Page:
It’s All About the Optics
We are all becoming visual learners, thanks to our fire-hosing ourselves with multimedia on our phones and every other medium we’re absorbed in. The Economist says we’re contending with five times the volume of information that we did in 1983. Maybe it’s forced a re-wiring of our brains to adapt to this inundation, and we’ve streamlined the intake by preferring images and video over text. It’s a lot easier, a lot more efficient (each picture being worth the customary thousand words) and maybe it makes sense. I remember a study from several years ago that said that people learned several times as much from 15 minutes spent watching a video (about whatever it was) as they did spending the same 15 minutes reading about it.
I think that images are more important to learning than most of us realize. Try to think of something (anything)… without there being a mental image attached to it. You can’t do it. There has to be a mental image in order for a topic of thought to be generated, and for that topic to be recallable. (If it cannot be recalled, it is forgotten.) In order to generate and retain learning, there has to be images.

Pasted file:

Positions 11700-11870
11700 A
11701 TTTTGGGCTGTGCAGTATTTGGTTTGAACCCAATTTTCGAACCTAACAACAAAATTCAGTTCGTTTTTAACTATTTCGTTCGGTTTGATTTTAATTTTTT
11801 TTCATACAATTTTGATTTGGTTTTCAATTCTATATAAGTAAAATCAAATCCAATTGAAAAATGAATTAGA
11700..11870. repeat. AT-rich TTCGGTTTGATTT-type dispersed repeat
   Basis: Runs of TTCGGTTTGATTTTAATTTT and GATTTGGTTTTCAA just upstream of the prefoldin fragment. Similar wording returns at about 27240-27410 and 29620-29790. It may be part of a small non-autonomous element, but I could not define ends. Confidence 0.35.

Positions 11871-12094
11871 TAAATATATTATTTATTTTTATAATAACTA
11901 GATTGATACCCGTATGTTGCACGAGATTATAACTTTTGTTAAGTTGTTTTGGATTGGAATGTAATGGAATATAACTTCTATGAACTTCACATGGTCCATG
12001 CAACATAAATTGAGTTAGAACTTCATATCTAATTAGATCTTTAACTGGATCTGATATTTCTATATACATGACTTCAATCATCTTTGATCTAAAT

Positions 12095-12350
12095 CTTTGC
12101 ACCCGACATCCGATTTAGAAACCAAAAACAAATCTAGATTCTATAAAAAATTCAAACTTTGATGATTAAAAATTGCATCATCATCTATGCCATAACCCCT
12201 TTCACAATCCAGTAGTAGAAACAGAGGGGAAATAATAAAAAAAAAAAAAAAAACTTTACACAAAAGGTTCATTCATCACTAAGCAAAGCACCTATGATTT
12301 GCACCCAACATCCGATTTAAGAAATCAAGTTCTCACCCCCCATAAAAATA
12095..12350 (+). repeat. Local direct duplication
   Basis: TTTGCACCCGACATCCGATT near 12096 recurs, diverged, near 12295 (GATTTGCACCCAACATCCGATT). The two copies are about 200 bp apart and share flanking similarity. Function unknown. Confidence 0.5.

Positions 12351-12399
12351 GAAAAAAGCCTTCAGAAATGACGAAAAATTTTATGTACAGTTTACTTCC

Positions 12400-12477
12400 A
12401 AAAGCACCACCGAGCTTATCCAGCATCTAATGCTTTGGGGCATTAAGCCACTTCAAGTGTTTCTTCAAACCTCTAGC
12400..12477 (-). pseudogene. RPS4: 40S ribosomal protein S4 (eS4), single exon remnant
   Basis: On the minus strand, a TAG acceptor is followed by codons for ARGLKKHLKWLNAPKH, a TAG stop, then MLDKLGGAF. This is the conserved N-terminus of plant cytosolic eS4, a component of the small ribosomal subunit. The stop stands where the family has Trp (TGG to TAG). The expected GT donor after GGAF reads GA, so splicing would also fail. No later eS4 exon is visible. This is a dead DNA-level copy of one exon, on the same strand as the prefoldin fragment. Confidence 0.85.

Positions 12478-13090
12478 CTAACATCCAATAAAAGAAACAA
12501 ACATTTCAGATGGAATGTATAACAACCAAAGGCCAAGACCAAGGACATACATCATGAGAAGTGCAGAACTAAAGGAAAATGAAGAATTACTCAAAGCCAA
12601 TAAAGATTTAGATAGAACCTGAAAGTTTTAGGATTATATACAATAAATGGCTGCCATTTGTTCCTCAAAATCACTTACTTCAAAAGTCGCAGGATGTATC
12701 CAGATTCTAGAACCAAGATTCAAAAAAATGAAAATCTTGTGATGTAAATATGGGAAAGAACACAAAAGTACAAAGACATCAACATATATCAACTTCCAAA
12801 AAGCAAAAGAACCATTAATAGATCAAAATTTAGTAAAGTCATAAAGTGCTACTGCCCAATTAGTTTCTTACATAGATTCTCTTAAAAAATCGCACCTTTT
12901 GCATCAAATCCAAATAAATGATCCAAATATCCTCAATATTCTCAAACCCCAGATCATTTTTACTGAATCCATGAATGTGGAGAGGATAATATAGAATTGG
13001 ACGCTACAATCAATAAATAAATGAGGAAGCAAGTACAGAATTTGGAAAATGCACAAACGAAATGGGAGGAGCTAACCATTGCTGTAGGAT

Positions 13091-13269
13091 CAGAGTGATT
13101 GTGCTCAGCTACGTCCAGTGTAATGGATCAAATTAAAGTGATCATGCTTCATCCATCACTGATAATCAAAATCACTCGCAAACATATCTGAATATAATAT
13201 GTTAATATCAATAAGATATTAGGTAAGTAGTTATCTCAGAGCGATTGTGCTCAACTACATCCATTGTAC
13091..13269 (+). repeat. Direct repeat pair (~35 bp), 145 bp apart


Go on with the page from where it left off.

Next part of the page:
The learning that best sticks to the ribs is that which is relevant to the learner’s interests. What the learner wants to know may be quite different from what he needs to know. (This, for example, could be whatever he needs to know in order to pass a required course that he may not have much interest in.) What he learns for that purpose is parked somewhere temporary, and then fades away once the purpose is served.
The teacher has the opportunity to arouse interest in the learner and to grow that interest. Images are very useful for arousing interest; in fact, there is no better way to arouse curiosity than with a good image. Its effect is immediate, it requires no mental digestion, it lets the learner know what she wants to see more of and where she wants to go, and it creates a handle on which the learner can hang the subject matter for future recall. A good image sparks curiosity and fuel an appetite to learn about the image. With search engines, the image usually includes a link (somewhere close by) to the website that the image was derived from. The viewer can then go to the website to learn all about the subject of his newfound curiosity.
That’s how visual learning works. It’s different from the usual top-down approach (in a survey-level history course, for example) of laying a huge amount of information on the learner and hoping that all the requisite intellectual grunt-work will reward the learner with an interest. Here, we start with the rewards, pick the low-hanging fruit, and climb our way up into the tree to gratify our appetite for more fruit. We learn best what we enjoy the most, and as Socrates said, “Education is the kindling of a flame, not the filling of a vessel.” A good image will kindle the flame.